Generating permutations alone would constitute a good homework assignment, let alone the forced recursion and phone number distraction.

Small numbers of permutations can be generated efficiently through a method analogous to *sorting networks*. A sequence of *n* elements has *n!* permutations (assuming a *full draw*, with each permutation consisting of *n* elements as well). Observe that for a two-element sequence, there are two permutations:

- the original sequence, and
- the two elements swapped.

For a three-element sequence, there are six permutations:

- the permutations of the bottom two elements, then
- rotate the sequence one cell right (or left), and
- the permutations of the bottom two elements, then
- rotate the sequence one cell left (or right, opposite of above), and
- the permutations of the bottom two elements.

That is, it's the two-element version performed three times, with two intervening transformations. Now, a four-element sequence has twenty-four permutations:

- the permutations of the bottom three elements, then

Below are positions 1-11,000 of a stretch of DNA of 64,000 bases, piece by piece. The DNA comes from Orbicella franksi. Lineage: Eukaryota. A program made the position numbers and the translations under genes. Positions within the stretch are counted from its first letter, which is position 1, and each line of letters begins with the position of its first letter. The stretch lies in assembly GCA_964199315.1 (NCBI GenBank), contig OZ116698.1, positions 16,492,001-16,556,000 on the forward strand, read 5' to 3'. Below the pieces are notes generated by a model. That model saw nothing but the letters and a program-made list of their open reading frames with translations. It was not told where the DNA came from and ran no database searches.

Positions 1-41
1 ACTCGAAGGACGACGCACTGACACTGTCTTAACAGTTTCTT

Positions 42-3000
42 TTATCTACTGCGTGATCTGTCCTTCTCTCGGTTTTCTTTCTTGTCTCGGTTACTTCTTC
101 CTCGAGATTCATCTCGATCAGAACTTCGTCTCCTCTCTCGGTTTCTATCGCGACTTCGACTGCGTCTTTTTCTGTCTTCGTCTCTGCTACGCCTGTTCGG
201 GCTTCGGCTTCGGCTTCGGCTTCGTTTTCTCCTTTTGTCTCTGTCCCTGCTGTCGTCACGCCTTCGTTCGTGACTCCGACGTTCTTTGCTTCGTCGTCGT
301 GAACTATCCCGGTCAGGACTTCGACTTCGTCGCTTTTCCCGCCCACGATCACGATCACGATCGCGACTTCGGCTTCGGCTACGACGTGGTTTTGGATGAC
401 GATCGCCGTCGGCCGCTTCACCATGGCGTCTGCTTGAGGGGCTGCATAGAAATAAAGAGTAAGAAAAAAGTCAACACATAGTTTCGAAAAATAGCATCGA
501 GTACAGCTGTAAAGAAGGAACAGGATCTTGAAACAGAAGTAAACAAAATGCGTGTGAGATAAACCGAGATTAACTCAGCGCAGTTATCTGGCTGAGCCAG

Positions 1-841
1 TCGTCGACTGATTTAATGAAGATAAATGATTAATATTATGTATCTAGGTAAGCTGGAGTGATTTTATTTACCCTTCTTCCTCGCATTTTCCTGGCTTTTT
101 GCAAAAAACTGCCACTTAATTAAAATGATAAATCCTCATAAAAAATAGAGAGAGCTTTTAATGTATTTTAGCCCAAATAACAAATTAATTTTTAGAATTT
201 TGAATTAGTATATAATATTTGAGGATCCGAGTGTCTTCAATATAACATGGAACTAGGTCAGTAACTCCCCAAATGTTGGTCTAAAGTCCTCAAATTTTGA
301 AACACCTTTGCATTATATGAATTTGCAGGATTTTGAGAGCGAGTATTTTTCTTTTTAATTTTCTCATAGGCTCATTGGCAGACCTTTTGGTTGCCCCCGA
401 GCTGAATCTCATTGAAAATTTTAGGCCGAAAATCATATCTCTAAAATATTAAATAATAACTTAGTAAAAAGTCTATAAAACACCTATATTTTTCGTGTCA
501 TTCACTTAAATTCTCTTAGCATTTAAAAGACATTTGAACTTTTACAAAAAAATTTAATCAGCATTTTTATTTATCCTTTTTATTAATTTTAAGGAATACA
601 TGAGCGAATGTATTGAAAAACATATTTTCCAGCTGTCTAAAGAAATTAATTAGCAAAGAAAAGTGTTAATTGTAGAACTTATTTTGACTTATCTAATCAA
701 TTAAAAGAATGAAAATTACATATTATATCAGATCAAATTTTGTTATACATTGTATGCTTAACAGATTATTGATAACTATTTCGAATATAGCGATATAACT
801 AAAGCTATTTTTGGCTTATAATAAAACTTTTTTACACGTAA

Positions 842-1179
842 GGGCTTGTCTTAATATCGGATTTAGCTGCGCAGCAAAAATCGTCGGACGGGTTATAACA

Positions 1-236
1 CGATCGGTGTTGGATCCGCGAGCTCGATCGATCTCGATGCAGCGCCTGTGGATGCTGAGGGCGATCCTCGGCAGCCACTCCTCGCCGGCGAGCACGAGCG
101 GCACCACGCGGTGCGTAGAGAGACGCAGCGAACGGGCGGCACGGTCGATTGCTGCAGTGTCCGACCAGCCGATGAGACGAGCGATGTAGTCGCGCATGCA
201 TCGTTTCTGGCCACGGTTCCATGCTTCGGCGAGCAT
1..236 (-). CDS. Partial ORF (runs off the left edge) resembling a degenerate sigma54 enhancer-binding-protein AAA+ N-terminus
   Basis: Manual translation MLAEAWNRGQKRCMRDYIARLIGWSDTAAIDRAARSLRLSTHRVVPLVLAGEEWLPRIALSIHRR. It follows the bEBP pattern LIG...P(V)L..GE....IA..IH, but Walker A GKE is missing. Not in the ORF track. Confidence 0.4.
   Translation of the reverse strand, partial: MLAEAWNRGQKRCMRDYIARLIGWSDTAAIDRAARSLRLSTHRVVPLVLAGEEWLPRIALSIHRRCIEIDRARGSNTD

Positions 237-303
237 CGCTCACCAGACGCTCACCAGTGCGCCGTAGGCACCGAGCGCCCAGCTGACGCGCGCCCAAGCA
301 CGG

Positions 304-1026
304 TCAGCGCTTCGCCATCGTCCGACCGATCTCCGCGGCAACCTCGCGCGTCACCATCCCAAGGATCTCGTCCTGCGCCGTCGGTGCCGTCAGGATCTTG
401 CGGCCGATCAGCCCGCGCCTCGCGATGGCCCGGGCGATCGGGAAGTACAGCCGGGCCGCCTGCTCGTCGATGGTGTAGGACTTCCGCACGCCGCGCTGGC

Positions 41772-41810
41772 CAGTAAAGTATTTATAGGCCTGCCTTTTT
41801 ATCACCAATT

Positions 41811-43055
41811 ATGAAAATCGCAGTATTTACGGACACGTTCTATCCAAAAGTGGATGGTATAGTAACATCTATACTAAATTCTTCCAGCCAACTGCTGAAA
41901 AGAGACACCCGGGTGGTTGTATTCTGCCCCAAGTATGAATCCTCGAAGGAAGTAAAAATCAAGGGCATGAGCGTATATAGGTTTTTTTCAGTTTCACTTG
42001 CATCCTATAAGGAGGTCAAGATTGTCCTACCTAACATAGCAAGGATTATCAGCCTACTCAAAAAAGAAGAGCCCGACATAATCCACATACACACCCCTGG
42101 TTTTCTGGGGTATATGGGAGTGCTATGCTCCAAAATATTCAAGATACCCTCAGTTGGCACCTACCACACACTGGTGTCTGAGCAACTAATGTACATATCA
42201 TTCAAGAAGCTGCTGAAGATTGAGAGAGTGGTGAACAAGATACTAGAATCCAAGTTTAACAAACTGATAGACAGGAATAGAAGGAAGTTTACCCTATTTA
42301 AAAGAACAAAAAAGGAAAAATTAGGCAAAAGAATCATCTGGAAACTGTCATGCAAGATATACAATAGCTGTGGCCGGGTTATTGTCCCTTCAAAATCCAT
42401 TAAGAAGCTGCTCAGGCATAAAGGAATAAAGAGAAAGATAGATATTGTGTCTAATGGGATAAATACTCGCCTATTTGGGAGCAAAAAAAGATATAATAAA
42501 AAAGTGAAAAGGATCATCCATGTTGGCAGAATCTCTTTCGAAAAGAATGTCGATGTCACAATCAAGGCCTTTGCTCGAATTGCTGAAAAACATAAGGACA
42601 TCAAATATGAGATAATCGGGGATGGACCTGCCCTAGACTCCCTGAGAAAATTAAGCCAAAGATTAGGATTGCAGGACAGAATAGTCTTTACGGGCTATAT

- save position 1, assign 0 to 1, 3 to 0, and the saved value to 3, and
- the permutations of the bottom three elements, then
- swap positions 0 and 2, swap positions 1 and 3 (or rotate right by 2), and
- the permutations of the bottom three elements, then
- save position 3, assign 2 to 3, 0 to 2, and the saved value to 0, and
- the permutations of the bottom three elements.

Are you starting to see a pattern? Notice the recursive nature of the solution?

Above four elements, the patterns are harder to spot. You can iterate down the sequence, swapping the chosen element with the last element, reversing the sequence, expanding the bottom 24 permutations each time.

Try writing it out on paper, recording the steps you take to shuffle the elements, and you'll find you've written the program you need.

Note too that most of the solutions posted here use type `String`

and keep chopping it up and reassembling it. `String`

is a poor choice, given that it's immutable, when generating permutations is best done by swapping and rotating elements in a vector (really, a *ring*).

It's the rare case that you actually have to write the letters out to the destination stream, so bias your solution against that operation. Use an array of characters and write the characters to the stream one-by-one when it's time to emit a particular permutation. Forming a string just to dump the entry to a stream involves unnecessary allocation and copying.